This is hands down my favorite new "Concept of Show". Here is a small powered speaker coming out of Sweden that has some surprising tricks up its sleeve. You can see from the photo that these are not big speakers, but they have a unique method of overcoming this limitation.

"What we have here is a scalable speaker system," Soundots Frederik Gunnarsson begins. "You can scale the performance depending on how many units you put together. You can put them on top of each other . . ." And as Gunnarsson said this he moved two speakers next to each other which then magnetically snapped together and docked, their lights flashing a different color and then turning blue again as they both start playing the same music.

Gunnarsson then explains that "as this happens, the SPL is increasing, and we can push lower in frequency." He then adds a third speaker which does the flash and then starts playing with the other two as the depth of sound increases. The speakers have a hefty feel, are quite well built and inside, the battery is claimed to last up to eight hours. Each speaker costs $290 and is available online now.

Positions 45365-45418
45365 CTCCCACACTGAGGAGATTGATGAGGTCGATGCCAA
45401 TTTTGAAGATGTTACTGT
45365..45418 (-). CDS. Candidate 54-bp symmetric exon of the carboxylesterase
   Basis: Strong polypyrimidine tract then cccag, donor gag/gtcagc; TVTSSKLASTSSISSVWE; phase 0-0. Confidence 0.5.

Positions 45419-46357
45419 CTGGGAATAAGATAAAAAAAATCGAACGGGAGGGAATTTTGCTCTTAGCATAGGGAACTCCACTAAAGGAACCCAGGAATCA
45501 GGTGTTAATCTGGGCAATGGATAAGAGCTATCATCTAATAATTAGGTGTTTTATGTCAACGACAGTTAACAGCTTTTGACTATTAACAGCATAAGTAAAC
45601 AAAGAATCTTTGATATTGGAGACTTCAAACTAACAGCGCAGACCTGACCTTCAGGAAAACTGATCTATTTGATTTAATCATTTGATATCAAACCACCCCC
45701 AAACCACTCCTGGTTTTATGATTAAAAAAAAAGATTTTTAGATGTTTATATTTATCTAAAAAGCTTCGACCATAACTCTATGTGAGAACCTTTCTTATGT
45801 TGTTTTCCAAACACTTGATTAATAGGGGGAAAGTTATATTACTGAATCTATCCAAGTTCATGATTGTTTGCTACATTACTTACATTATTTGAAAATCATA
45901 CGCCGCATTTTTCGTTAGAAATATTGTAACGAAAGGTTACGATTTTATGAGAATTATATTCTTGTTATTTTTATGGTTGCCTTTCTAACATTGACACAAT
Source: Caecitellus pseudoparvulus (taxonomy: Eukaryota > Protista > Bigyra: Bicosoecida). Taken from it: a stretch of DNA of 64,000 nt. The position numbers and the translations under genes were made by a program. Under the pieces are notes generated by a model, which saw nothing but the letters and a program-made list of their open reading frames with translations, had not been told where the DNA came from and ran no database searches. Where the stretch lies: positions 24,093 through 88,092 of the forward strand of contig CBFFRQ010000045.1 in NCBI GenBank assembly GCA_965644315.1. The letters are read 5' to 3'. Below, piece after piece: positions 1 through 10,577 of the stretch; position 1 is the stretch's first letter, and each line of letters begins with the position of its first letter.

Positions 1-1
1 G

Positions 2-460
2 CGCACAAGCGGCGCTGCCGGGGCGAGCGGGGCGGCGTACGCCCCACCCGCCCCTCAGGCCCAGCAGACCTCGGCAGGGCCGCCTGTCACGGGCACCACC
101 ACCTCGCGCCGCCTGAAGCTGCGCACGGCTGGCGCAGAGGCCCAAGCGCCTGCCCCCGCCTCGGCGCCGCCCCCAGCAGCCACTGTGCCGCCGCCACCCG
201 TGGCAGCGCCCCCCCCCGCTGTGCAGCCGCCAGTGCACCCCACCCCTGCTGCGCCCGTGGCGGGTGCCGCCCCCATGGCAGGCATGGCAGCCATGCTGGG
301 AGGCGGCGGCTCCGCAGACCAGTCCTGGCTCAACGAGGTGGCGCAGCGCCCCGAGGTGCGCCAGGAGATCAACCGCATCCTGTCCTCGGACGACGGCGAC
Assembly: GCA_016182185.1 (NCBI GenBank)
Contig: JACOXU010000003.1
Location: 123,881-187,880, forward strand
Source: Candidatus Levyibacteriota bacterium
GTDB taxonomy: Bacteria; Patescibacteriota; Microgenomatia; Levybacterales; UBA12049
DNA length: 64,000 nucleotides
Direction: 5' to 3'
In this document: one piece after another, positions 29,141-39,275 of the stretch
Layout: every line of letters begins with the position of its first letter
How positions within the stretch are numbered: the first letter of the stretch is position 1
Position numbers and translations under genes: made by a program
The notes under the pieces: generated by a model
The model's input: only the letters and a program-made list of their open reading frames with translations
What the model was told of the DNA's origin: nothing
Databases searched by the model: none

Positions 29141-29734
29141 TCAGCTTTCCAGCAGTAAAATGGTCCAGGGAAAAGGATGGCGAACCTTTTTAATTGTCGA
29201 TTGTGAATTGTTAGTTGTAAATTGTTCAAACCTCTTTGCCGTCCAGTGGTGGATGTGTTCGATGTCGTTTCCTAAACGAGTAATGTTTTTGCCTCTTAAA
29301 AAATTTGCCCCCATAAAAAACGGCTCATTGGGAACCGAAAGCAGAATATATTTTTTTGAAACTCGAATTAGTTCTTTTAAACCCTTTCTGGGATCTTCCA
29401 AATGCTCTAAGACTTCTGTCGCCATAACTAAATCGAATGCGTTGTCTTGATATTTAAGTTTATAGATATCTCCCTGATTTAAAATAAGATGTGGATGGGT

How the speakers synchronize is ingenious. If you look closely at the top photo, you can see some dark round dots on the top center of the speaker. The same dots are on the bottom and each side. These are infra-red transmitters/receivers and are how the speakers communicate with each other when they are brought in proximity.

"Each speaker adds a 6dB doubling SPL output," Gunnarsson continues. In the photo below, 66 units are synced and playing in the room, and Gunnarsson says you can add a lot more as they create a mesh-type network. One of the units will act as master and take a Bluetooth or optical input that tops out at 24/192, and then send that signal to all the others.